Had a cardiac stent put in? Was it really needed? Basically, it’s a toss up. 50 / 50.
I’ve written before about the reality of this procedure, which has some pretty severe limitations. Many patients mistakenly believes that percutaneous cardiac intervention (PCI or angioplasty) will prevent them from having a heart attack in the future. Many doctors do not discourage this opinion, although it is not true in many cases.
About 50% of the time, the only expected outcome of this procedure is angina / chest pain relief. Sounds good, until you realize that the procedure involves sticking a scope up into your heart itself to take a peek around and has significant risks AND earns you 6 months to a year of Plavix or Coumidin (which carry risks as well..).
Worse, the procedure costs some $50K or more. Talk about a waste of healthcare dollars! As a chiropractor constantly dealing with insurance companies wringing our reimbursements down, in recent examples, 50% lower to save money on a fraction of the costs in healthcare, I find it sickening to see this type of abuse that is allowed to occur virtually unchecked.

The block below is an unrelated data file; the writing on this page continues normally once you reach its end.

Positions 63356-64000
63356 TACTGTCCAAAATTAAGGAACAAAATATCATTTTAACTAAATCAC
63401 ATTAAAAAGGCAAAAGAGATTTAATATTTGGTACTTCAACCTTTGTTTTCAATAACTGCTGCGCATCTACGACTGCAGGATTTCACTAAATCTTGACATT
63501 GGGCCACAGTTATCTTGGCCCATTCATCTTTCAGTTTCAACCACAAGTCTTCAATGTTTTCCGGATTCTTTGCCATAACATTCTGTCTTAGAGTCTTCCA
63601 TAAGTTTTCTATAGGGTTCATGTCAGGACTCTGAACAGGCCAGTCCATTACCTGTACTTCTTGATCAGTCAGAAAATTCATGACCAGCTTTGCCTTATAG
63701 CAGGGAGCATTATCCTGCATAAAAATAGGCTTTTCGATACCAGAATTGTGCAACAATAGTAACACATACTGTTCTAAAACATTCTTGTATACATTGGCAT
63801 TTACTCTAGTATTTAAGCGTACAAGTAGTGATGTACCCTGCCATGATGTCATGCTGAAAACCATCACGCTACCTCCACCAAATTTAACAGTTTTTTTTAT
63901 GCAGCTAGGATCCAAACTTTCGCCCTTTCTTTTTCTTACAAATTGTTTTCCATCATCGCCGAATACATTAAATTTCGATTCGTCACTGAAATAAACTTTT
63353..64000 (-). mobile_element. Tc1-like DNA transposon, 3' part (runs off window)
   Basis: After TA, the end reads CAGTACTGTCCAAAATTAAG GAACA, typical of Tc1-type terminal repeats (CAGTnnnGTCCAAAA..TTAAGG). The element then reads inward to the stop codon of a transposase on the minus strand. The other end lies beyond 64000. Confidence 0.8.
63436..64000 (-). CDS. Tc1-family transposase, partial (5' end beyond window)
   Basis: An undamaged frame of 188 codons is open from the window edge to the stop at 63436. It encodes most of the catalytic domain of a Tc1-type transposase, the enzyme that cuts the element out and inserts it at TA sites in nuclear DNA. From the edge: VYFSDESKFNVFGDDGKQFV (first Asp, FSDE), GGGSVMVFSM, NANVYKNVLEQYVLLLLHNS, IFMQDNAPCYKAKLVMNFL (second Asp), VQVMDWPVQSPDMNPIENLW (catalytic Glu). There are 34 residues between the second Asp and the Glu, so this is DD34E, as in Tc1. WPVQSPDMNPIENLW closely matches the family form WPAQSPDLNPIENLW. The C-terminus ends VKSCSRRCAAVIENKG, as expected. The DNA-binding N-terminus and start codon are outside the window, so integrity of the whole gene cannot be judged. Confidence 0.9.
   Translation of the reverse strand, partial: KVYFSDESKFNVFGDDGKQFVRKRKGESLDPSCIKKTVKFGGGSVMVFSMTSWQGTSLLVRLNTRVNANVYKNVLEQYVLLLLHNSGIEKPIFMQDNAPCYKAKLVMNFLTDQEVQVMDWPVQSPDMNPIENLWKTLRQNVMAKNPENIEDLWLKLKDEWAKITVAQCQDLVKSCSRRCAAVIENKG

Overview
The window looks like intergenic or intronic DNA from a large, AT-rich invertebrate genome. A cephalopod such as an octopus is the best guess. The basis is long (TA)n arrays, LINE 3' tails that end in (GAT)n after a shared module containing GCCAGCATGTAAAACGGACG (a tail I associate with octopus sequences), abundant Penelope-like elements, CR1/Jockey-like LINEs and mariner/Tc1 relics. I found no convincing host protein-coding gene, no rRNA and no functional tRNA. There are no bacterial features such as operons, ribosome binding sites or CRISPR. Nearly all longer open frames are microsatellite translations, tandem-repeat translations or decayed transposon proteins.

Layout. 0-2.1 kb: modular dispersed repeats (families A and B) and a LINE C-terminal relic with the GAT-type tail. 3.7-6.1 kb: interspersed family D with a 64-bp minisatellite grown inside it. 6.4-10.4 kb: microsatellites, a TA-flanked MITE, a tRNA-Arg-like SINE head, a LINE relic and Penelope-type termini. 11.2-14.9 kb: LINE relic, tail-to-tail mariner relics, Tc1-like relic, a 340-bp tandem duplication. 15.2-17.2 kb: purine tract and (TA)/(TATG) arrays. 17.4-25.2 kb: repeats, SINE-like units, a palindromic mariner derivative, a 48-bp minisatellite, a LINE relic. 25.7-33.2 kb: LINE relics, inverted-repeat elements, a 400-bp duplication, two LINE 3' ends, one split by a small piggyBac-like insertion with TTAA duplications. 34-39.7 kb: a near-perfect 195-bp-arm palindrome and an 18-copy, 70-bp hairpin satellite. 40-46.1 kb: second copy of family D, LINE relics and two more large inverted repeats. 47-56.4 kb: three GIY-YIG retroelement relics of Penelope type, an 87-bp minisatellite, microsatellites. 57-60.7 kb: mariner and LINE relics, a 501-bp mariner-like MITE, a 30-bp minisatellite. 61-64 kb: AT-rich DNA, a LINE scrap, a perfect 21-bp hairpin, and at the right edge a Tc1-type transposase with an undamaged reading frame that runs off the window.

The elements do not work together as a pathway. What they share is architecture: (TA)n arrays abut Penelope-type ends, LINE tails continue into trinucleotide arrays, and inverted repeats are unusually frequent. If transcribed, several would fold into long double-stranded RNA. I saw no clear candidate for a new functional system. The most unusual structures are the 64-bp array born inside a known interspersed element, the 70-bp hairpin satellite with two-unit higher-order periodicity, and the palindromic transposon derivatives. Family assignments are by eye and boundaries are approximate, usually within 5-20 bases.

This particular editorial laments the waste and abuse in the cardiology realm with this procedure. Despite strong research suggesting that 50% of the procedures would have been better treated with medications (a topic we obviously won’t get into here…), there has been no behavioral change among most cardiologists.
So, for those of you that think that the typical cardiologist has their nose stuck in medical journals to keep up with the latest research, you might want to rethink that position. Or worse, they are aware of the research and choose to ignore it for financial gain. Take your pick. Either way, it’s not too pretty.
For me, I’d opt for strong lifestyle changes at this point. Cheaper. Cuts across much more than just heart disease. No long term damage (unless you call improved physiology damaging). And certainly safer. A no brainer to me.